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Farmers Almanac
The 2014 Farmers Almanac
Farmers' Almanac

8 Zero-Waste Tips for the Kitchen

1. Dump the disposables. Switch from paper towels to cloth rags. Switch from plastic wrap and foil metal, glass, or plastic containers. Switch from sandwich baggies to cloth sandwich-sized wrap sacks. The list goes on …

2.Cook from scratch. Rather than buying pre-packaged condiments, juices, breadcrumbs, salad dressings, baked goods, and other popular grocery store items, learn to make your own and save on packaging.

3. Visit the farmers’ market. Buy produce, eggs, milk, and other fresh goods from the farmer’s market. Farmers’ market vendors not only avoid excess packaging, they’ll happily take back what packaging they do use (egg cartons, berry crates, milk bottles, etc.) for reuse.

4. Buy in bulk. Buy anything you can’t get from the farmers’ market in bulk, and bring your own containers.

5. Drink tap water. And keep it in a reusable water bottle. No need to wash a glass every time you want a glass of water.

6. Compost! Nearly every kind of food waste, and many natural paper products, can be composted. Then, instead of clogging up a landfill, your food waste — egg shells, coffee grounds, fruit peels, etc. — can go back into nourishing the Earth. Keep a sizable compost bucket nearby whenever you cook so you aren’t tempted to throw those valuable nutrients in the trash.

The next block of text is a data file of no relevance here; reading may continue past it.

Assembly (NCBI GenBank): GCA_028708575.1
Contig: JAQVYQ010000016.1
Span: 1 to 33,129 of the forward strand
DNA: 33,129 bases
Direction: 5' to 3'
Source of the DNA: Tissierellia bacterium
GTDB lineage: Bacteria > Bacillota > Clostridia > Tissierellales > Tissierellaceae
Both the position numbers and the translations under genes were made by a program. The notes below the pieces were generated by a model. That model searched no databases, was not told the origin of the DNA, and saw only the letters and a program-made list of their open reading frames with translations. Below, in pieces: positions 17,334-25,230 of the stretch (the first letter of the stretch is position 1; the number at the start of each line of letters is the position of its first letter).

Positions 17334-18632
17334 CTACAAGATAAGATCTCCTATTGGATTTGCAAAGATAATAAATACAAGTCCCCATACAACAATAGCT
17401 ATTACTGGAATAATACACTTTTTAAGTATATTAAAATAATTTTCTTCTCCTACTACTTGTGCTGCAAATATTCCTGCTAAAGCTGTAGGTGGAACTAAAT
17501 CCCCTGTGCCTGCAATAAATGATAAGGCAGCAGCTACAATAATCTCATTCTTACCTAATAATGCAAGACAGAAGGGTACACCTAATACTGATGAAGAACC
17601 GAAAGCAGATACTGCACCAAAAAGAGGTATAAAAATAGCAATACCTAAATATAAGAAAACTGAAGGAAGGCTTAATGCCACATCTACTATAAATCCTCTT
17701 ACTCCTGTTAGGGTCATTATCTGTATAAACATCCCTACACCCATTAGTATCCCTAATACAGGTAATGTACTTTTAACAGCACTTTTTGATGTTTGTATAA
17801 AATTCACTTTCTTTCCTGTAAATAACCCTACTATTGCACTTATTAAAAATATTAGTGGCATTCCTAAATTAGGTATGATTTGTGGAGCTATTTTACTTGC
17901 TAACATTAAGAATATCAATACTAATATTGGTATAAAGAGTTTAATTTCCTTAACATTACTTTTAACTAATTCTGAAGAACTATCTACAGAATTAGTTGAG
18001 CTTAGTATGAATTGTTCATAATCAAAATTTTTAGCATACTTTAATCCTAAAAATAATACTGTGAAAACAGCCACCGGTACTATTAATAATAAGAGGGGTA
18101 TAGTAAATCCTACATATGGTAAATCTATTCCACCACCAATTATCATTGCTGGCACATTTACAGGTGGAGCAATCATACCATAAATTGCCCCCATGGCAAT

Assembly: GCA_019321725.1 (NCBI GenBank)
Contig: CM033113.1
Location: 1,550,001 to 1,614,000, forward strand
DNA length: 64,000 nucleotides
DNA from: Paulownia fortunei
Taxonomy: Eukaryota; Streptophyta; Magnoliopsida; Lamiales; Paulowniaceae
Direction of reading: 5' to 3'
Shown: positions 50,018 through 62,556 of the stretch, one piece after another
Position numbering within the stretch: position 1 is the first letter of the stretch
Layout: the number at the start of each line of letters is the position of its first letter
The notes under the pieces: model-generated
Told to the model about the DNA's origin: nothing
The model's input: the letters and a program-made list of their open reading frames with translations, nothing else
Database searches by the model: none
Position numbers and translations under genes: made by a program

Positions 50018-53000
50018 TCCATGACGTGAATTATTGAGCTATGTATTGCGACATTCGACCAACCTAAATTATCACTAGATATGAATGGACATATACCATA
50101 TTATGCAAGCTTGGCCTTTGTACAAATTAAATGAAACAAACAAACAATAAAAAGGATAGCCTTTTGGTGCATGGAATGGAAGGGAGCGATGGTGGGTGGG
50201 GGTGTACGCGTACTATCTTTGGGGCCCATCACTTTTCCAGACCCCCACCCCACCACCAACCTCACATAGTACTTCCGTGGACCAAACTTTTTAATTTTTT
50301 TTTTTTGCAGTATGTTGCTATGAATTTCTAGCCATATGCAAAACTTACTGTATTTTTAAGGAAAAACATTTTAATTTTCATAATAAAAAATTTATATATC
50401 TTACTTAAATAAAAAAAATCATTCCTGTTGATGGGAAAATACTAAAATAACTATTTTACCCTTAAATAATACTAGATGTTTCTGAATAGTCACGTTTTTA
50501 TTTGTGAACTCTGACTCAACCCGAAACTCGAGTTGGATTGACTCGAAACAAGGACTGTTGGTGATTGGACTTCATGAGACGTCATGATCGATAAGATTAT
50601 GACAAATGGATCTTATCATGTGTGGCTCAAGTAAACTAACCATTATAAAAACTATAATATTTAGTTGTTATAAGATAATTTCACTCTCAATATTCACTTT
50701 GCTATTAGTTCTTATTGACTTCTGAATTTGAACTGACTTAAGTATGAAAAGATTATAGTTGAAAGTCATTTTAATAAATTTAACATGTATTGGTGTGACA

7. Learn to love leftovers. Before cooking a new meal, make sure that any leftovers are used up. If there isn’t enough to go around, find a way to reinvent it.

8. Can it! Instead of buying canned vegetables from the store, grow all that you need when it’s in season (or buy it from the farmers’ market) and can it yourself. You’ll not only save resources — since those mason jars can be used year in and year out — you’ll also ensure that none of those delicious veggies spoil before you can eat them.


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If you notice a hole in the upper left-hand corner of your Farmers' Almanac, don't return it to the store! That hole isn't a defect; it's a part of history. Starting with the first edition of the Farmers' Almanac in 1818, readers used to nail holes into the corners to hang it up in their homes, barns, and outhouses (to provide both reading material and toilet paper). In 1910, the Almanac's publishers began pre-drilling holes in the corners to make it even easier for readers to keep all of that invaluable information (and paper) handy.